These artifacts, along with numerous docks, pilings, and waterfront property showing visible damage or complete destruction, are reminders of the hurricane force winds and unprecedented storm surge that brought saltwater flooding into some homes and businesses, along the beach and around Naples Bay. One of those structures is the headquarters of the Naples Coast Guard Auxiliary, Flotilla 9-3, adjacent to the Cove Inn in downtown Naples.

“We had five feet of water in the building – we lost everything,” said CGA Commander Dick Hartig. “We lost all our radios and our dock,” but moved their boats away before the storm hit. The CGA is continuing to offer their safe boating courses from a temporary facility on Goodlette-Frank Rd.

“The City of Naples has repaired and replaced the missing/damaged channel markers in Doctors Pass,” reported Deane. “Wiggins Pass channel markers that were missing or damaged due to Hurricane Ian have all been replaced. The Wiggins Pass light has also been repaired and replaced. A few channel markers heading north to Hickory Bay have also been repaired/replaced.”

The most egregious damage visible in Naples is the devastation to the famous Naples City Pier, which had its outer seaward half torn up, and remains closed four months after the storm. It is at least easy to see, although debris could remain underwater.

“Some of the biggest challenges in the local area from Cape Romano to Wiggins Pass continue to be aids to navigation. Many channel markers and regulatory markers such as manatee zone signs are still damaged or in many cases missing,” said CCSO Sgt. Jim Vliet. “We encourage all boaters to become reacquainted with the waterways they are going to transverse.   

“Gordon Pass and Doctors Pass are relatively unchanged with the exception of channel marker discrepancies. While much work has already been done in removing navigational hazards, there is still much more work to be done. It is still common to see pieces of debris becoming dislodged from the mangroves and drifting, particularly after lunar tides and wind events associated with cold fronts.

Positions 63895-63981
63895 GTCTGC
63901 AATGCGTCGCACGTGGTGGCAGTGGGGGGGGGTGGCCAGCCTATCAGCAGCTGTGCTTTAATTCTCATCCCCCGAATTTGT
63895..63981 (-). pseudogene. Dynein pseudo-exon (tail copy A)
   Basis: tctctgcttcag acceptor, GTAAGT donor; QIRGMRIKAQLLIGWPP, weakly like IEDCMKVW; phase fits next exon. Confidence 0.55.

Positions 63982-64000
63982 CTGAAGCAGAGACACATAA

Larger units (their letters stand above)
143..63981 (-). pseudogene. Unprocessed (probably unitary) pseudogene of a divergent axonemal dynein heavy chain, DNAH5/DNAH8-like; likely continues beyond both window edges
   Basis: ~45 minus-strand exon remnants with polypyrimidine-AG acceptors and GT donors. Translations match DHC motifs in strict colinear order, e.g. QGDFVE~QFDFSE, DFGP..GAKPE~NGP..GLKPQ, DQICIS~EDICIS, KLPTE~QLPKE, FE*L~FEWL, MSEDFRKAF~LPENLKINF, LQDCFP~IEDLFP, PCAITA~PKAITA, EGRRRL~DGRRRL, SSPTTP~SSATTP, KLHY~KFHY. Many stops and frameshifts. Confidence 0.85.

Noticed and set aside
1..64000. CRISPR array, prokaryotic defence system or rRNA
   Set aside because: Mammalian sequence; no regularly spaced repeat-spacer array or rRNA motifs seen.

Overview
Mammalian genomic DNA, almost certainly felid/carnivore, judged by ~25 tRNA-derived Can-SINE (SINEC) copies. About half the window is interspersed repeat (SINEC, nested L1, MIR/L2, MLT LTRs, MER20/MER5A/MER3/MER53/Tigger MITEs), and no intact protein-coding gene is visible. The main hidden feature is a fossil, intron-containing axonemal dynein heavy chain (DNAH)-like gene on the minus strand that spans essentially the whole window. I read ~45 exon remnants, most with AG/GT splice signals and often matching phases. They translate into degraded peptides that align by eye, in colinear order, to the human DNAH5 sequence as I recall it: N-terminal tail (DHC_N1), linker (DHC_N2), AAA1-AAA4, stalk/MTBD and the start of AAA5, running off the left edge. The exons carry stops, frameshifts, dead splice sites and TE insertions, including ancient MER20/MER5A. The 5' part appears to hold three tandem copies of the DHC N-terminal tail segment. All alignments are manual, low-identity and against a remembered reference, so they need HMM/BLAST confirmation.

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“The best advice we at the Collier County Sheriff’s Office can offer is to remain vigilant while boating. It is each vessel operator’s responsibility to keep a proper lookout and be familiar with regulations.”

“There is still debris in and around the navigable waters in Collier County. The majority of the debris has been removed, but the debris varies from vessel parts, to floating docks, water tanks and lumber. Some areas have changed in terms of water depth and shoals,” said Ashlee Sklute of the Florida Fish and Wildlife Conservation Commission, or FWC, in an email Jan. 17. The FWC, asks boaters to report missing or damaged waterway markers by calling 866-405-2869 or by filling out an online form at https://myfwc.com/boating/waterway/markers/damaged-or-missing/.

On Marco Island, the Coast Guard Auxiliary offers boating education. For more information, and a full range of safe boating and area-specific boating classes, call 239-384-7416, send email to cgauxcourses@gmail.com, or go online to USCGAuxMarco.org. The Sail and Power Squadron also hosts classes, with more information at their website, https://marcoboatingclub.org/boating-courses.